Trong lords it over party meeting

Nguyen Phu Trong (centre) increasingly calls the shots in Vietnam’s not so collective leadership. President Tran Dai Quang (right) no longer appears in public following persistent reports of ill health.

As a committed ideologue set on reviving the Communist party, Nguyen Phu Trong, appears to be reaching the apotheosis of his ambitions.

Presiding over this week’s plenum of the party’s Central Committee, he looks set to consolidate his ever tightening grip on power and place his own loyalists in vacant leadership positions.

Vietnam’s much vaunted system of “collective leadership” has become unbalanced since Nguyen Phu Trong secured a second term as general-secretary of the party in 2016, and dispatched his hated rival, the long serving prime minister, Nguyen Tan Dung, to political oblivion.

With two posts on the politburo now vacant, plus possibly the position of state president, Mr Trong will be able to demonstrate the extent of his control over the party and state apparatus.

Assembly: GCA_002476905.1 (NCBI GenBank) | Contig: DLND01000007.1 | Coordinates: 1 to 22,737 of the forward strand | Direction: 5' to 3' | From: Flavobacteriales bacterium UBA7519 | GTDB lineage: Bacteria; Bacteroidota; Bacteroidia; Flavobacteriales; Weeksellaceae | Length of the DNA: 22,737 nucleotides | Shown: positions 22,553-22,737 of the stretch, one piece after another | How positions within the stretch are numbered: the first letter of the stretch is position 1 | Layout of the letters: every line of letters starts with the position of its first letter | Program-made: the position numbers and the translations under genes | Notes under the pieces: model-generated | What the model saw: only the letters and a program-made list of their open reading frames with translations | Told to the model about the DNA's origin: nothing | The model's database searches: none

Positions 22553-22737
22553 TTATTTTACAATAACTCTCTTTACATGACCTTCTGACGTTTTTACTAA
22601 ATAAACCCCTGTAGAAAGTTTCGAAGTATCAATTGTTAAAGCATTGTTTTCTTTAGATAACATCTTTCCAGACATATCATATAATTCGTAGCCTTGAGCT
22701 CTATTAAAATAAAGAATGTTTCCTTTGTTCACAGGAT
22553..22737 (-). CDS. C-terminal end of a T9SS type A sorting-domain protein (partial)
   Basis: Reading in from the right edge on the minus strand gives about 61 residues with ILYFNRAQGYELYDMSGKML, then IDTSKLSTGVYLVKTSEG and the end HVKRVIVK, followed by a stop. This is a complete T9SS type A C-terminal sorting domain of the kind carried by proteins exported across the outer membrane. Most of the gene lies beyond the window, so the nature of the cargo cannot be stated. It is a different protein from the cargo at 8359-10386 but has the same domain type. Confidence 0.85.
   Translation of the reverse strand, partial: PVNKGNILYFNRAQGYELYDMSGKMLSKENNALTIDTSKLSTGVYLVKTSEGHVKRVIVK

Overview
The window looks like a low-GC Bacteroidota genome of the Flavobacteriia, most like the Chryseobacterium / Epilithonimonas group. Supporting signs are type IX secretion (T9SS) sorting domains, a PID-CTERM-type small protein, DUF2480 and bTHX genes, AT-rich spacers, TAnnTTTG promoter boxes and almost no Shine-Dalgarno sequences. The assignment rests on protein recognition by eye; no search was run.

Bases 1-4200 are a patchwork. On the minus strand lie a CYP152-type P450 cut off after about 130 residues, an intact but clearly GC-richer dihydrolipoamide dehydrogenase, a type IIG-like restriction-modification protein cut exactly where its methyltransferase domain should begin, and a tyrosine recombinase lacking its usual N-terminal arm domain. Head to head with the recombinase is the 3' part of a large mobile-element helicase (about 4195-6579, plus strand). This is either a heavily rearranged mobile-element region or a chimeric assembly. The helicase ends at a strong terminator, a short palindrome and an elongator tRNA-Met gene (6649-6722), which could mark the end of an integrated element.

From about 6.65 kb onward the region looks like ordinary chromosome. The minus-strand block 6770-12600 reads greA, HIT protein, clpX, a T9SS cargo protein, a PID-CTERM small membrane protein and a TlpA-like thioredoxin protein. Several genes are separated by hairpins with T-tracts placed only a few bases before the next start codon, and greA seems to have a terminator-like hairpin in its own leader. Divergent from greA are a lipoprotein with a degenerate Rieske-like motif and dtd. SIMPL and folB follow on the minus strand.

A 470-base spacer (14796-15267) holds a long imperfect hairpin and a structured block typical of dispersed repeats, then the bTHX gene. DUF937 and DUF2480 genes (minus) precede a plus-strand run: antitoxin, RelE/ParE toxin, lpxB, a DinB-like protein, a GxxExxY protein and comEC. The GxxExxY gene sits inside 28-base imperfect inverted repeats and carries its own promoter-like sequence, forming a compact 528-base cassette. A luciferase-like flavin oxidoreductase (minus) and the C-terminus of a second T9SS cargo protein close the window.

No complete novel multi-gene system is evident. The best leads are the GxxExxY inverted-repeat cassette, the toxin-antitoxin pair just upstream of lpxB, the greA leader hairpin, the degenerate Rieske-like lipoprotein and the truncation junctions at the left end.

Mr Trong has cowed potential opponents with a hitherto unsuspected ruthlessness, hunting down offending officials high and low with a precisely targeted anti-corruption campaign.

He is also attempting to restore party discipline and ideological rectitude with a morality campaign aimed at party hacks who thrived in the get-rich-quick atmosphere of the Dung administrations.

Brasher politicians

One position on the Politburo became available when a former rising star in the party, and Dung protege, Dinh La Thang, was dismissed and prosecuted for corruption.

The other became vacant when another potential party leader, Dinh The Huynh, stepped down because of undisclosed health problems.

Speculation is now rife that the current President, Tran Dai Quang, will also resign because of ill-health.

Mr Trong is expected to seize the opportunity to frame his own succession, widely expected in 2021, by placing acolytes in key positions.

Some analysts suggest the recently promoted party chief in Ho Chi Minh City, Nguyen Thien Nhan, could become president.

He is seen as a relatively dull apparatchik of the old school, a stark contrast to the brasher more self-confident politicians in the mould of Thang and Dung that had been emerging.

Nguyen Phu Trong is attempting to turn the clock back in Vietnam, to a time when the Communist party leadership had some ideological coherence and did not tolerate dissent from within or outside the party ranks.

He has so far confounded the critics and sceptics with the vigour of his actions – but doubts remain about the achievability of his goal in a society where Marxist orthodoxy long ago withered and died.